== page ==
Clearwater Aquarium’s Buddy Powell on Manatees & Mermaids

A man speaks at a podium with a manatee on display in the background.
Clearwater Marine Aquarium’s Buddy Powell addressed a room full of students curious about Florida’s manatees and threats to their habitat.

A majestic sight in Florida’s rivers and coastal waters, manatees are as beloved as they are emblematic of the Sunshine State. Yet the large aquatic mammals – who may have inspired the myth of mermaids – might be more threatened than ever in Florida and other places they dwell.

That’s why, for its first Foreman Biodiversity Lecture of 2023, Stetson Law hosted Dr. James “Buddy” Powell, one of the world’s leading experts on manatees, for a compelling talk about these lovable sea creatures and how to protect them.

President of Clearwater Marine Aquarium (CMA) and director of the facility’s Research Institute, Powell has contributed to humanity’s understanding of manatees, also known as sea cows, for decades.

From Cousteau to Clearwater

Powell’s interest in manatees dates back to the 1960s. Growing up in Crystal River, Florida, a waterfront town about 100 miles north of Stetson Law’s main campus in Gulfport, he spent extensive time navigating the pristine springs that feed the river, springs with 72-degree water year-round, which attracts manatees in search of warmth when Gulf and Atlantic temperatures plummet.

 Jacques Cousteau himself hired Powell, then a high-school student, as a guide to find manatees in Crystal River.

He even has a near-photographic memory of manatees he has studied and can identify them by the unique scarring patterns on their thick skin, which are often caused by boat propellers.

A manatee swims in clear blue water in Crystal River, Florida.
An iconic species in the Sunshine State, Florida manatees face unprecedented threats to their health and habitats.

A truly fascinating species

Powell spoke passionately about the Florida manatee and its counterparts around the globe, including the Amazonian manatee, the African manatee and the dugong – the manatee’s fork-tailed relative in the Indo-West Pacific.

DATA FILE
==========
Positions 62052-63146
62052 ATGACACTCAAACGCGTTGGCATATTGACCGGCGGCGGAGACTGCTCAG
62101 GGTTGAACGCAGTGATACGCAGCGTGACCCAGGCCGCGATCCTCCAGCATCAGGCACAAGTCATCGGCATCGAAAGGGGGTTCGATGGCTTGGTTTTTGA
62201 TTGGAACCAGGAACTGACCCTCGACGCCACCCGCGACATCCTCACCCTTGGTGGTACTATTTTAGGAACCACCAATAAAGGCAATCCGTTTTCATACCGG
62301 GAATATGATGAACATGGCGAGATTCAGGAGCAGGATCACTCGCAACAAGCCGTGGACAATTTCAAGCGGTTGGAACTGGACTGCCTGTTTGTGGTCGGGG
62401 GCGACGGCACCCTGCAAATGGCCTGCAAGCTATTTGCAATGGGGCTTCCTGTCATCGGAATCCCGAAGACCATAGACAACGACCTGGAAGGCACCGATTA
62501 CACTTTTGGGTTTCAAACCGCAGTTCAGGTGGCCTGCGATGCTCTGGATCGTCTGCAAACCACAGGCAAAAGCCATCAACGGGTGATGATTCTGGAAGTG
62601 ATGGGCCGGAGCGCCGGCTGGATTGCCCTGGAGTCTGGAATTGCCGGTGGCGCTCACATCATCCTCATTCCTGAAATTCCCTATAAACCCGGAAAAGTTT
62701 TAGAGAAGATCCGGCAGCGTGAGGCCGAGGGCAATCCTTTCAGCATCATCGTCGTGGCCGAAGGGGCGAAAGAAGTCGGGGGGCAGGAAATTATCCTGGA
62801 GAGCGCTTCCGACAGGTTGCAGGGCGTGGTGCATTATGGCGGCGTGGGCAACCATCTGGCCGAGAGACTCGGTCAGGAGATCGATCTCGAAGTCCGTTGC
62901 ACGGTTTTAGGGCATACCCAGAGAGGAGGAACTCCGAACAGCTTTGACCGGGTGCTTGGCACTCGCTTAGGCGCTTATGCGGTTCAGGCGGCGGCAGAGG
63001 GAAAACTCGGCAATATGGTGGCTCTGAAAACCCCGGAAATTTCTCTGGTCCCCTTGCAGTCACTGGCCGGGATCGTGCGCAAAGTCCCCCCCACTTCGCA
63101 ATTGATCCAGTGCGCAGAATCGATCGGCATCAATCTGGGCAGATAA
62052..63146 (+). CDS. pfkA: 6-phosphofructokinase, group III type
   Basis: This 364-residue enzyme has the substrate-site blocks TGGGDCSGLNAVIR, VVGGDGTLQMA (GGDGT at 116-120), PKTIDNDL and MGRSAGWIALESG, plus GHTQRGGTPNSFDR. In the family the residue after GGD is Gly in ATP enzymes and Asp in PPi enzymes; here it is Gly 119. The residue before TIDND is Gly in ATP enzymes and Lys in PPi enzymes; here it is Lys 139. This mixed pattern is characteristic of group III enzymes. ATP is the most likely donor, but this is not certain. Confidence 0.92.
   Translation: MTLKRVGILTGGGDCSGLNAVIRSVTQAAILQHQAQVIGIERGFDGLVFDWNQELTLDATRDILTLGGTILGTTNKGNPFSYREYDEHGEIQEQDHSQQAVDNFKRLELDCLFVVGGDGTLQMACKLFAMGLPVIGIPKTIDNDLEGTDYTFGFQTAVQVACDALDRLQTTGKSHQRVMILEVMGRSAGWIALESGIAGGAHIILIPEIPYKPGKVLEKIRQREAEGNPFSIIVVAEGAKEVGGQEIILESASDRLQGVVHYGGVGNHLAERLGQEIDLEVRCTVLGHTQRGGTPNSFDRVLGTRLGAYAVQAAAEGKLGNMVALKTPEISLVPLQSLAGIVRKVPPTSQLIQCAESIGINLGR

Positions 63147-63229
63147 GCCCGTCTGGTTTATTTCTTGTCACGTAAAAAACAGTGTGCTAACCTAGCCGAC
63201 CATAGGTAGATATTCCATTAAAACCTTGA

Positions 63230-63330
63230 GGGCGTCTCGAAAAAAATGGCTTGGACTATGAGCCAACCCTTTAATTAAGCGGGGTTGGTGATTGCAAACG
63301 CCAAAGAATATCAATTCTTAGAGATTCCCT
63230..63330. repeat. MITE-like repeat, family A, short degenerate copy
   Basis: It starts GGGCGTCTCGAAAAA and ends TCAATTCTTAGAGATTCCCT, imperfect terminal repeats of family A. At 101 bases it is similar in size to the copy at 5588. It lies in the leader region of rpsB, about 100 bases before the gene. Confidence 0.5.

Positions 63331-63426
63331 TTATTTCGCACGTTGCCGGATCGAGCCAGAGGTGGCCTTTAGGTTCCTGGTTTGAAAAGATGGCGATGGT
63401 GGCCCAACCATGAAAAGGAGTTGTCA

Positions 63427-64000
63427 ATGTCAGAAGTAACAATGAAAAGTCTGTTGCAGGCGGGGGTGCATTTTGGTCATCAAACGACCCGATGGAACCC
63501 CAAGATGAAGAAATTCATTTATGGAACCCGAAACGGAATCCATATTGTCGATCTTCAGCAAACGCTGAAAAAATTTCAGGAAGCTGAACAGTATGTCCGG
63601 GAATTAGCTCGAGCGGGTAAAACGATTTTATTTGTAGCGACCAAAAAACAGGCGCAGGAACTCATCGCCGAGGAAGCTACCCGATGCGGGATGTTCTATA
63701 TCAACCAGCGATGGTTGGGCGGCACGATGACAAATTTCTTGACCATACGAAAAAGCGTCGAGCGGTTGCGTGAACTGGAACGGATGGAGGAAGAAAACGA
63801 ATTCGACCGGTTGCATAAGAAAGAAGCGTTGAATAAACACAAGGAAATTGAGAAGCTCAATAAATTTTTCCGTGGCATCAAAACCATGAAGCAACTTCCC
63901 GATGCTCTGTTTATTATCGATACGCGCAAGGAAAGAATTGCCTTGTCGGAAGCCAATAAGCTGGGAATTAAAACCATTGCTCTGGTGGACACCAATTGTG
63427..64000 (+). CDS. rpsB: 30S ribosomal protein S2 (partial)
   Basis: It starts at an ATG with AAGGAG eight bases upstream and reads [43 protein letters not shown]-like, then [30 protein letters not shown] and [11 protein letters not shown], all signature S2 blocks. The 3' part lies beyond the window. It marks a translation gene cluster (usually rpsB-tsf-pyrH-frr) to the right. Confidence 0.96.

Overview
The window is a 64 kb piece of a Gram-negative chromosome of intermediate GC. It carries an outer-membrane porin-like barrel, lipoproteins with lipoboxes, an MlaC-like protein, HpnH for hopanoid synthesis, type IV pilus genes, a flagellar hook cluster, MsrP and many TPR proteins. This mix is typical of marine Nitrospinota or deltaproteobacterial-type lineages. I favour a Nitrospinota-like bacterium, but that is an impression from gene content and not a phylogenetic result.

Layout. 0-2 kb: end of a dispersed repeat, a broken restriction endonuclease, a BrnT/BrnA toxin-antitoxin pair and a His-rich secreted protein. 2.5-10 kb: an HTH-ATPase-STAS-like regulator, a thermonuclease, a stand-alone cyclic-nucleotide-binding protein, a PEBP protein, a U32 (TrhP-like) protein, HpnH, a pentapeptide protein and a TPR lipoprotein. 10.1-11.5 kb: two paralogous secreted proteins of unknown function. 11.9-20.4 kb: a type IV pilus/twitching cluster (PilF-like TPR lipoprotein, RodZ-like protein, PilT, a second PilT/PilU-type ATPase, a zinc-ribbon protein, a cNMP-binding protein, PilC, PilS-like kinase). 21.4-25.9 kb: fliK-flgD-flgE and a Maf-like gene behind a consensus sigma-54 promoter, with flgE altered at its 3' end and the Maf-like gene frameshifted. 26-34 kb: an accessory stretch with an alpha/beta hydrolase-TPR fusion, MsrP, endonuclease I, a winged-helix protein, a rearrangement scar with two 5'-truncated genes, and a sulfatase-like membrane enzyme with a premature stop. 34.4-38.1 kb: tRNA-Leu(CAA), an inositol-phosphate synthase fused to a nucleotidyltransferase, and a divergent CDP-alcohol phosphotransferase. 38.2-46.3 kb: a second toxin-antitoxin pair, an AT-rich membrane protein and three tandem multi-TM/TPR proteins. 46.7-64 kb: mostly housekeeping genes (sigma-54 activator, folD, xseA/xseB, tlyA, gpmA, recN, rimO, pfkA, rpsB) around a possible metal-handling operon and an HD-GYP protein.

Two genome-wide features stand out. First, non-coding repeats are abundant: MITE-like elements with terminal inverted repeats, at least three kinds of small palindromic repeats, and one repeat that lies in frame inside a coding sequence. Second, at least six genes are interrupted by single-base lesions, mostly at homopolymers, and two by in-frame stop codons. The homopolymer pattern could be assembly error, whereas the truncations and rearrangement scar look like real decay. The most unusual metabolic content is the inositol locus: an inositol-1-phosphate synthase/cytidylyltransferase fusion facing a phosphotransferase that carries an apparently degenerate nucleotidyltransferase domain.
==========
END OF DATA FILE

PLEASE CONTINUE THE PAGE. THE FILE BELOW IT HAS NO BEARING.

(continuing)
Though they dwell in waterways, he said, manatees are more closely related to elephants than whales or dolphins. In addition to elephants, they share a common ancestor with aardvarks and hyraxes. Like elephants, they have an exceptional memory – which helps them maintain consistent food sources and get to warm-water sanctuaries when temperatures drop.

Also, they may have inspired maritime lore for cultures the world over. “No matter where you go – Africa, South America, Central America – there is this reference and legacy to a water deity like a mermaid,” Powell said.

An inspiration for future environmental lawyers

As law students, those present at the lecture were curious about how they can use their skills to help manatees thrive despite numerous factors depleting their habitat and food supply. Powell, who has advocated for protections for manatees and their habitats in Florida, West Africa, Central America, and Cuba, had some insights.

He recalled his early efforts to get protections in Citrus County, where Crystal River is located, in 1969. Time was of the essence, he said, given how development and other factors posed a threat to their habitat.

“We realized in time that it was a really special place,” he said.

Powell and other environmental advocates proposed that Crystal River become a manatee sanctuary. Officials initially denied the request, but ultimately came around – to everyone’s benefit; manatee-spotting is now a major tourism draw during the winter months.

“I can say ‘I told you so,’” he said.

A complicated threat

The U.S. Fish and Wildlife Service downlisted manatees from endangered to threatened in 2017. The designation comes as a mortality trend on the Atlantic Coast has led to record manatee deaths. Nutrient loading in the Indian River Lagoon – fertilizer, agricultural runoff, septic tank leakage – is feeding algae blooms that affect manatees’ main food source.

“What’s happening is, this algae has decreased the water clarity, which seagrass – being grass – needs clear water and light through to the bottom to grow,” Powell said. “Now, we’ve seen a dramatic decrease in vegetation. So they’re getting there and they’re finding, well, ‘where’s the buffet?’”

Environmental lawyers can help, he said, by using their legal expertise to push for science-backed clean water protections.

“It’s about environmental regulation and environmental laws – so that we can remove those threats to manatees,” Powell said. “What’s good for manatees is good for everything else.”